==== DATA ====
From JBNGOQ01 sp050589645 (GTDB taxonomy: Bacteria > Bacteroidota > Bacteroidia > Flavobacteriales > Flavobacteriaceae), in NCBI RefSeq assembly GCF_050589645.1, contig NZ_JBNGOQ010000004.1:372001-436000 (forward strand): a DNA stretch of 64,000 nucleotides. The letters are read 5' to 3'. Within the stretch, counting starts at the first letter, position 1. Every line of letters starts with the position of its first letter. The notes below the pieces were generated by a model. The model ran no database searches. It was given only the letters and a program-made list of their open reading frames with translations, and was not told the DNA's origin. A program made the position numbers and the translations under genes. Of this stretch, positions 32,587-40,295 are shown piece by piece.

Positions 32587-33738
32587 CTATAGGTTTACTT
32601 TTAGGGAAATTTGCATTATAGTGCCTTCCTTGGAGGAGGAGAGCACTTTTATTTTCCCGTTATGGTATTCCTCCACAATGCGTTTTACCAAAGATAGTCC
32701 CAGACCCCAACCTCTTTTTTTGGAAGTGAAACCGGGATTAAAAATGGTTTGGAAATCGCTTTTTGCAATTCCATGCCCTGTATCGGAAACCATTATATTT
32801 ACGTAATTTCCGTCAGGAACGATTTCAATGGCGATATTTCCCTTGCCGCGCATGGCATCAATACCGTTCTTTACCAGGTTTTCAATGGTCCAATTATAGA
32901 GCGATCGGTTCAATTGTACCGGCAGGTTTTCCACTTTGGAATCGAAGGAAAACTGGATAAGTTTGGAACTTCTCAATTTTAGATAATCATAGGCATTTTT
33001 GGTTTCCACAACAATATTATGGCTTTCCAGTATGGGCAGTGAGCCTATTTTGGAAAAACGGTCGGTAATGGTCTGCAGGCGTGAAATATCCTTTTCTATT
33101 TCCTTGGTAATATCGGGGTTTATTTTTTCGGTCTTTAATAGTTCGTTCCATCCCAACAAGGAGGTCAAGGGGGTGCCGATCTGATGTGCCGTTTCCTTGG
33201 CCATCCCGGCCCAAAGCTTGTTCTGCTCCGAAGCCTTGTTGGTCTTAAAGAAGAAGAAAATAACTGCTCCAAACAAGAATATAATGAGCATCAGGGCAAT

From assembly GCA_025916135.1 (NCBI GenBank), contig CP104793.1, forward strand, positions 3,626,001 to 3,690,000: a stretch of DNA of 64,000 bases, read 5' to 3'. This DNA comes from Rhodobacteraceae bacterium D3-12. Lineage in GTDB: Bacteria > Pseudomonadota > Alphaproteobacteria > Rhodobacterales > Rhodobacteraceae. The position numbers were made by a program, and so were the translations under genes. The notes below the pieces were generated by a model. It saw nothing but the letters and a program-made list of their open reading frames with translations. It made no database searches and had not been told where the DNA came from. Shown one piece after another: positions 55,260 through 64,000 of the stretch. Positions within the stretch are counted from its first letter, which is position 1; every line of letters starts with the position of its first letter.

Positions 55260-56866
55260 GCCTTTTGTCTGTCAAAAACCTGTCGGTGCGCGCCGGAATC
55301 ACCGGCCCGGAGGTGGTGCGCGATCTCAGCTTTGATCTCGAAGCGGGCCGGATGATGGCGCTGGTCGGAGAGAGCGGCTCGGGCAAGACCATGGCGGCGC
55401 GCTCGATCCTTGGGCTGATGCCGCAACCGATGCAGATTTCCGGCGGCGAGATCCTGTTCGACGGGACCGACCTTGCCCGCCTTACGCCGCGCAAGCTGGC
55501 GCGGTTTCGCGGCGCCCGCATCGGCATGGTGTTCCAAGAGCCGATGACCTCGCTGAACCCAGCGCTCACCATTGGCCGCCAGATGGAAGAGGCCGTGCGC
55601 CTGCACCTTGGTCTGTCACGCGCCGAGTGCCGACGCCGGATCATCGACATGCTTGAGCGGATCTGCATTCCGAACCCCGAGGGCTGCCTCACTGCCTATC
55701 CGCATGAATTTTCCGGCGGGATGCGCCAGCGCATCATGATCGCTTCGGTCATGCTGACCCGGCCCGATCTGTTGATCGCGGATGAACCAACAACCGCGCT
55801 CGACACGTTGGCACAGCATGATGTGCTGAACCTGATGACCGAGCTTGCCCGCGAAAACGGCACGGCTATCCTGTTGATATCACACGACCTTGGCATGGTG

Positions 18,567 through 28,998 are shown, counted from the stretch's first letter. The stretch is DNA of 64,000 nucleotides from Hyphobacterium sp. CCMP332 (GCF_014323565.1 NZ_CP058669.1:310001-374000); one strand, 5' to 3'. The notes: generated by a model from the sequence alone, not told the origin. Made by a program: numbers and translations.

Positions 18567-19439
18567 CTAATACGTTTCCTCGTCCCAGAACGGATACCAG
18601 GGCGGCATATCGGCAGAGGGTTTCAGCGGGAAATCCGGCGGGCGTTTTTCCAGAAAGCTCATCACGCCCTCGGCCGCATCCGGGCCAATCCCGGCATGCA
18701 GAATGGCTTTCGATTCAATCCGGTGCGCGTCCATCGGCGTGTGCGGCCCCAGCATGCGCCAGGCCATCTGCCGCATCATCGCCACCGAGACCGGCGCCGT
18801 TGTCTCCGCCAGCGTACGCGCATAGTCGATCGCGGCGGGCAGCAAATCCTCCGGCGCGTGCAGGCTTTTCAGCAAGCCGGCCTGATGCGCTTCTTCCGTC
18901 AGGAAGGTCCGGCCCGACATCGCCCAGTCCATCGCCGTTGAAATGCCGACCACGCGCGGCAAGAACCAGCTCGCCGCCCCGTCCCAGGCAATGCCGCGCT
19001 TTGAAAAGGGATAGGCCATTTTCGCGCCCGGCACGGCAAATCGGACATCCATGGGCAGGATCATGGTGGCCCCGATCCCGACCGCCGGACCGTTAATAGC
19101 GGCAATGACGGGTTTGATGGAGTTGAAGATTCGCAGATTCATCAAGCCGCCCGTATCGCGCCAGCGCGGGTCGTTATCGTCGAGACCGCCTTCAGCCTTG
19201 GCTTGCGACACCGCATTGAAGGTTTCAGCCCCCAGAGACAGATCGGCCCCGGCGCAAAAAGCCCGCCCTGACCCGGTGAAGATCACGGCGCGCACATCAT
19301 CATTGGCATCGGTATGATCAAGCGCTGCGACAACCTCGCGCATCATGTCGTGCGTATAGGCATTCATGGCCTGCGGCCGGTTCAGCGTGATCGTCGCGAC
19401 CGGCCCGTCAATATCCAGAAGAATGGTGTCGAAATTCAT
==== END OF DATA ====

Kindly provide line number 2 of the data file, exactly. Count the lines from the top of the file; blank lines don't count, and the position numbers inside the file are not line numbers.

Positions 32587-33738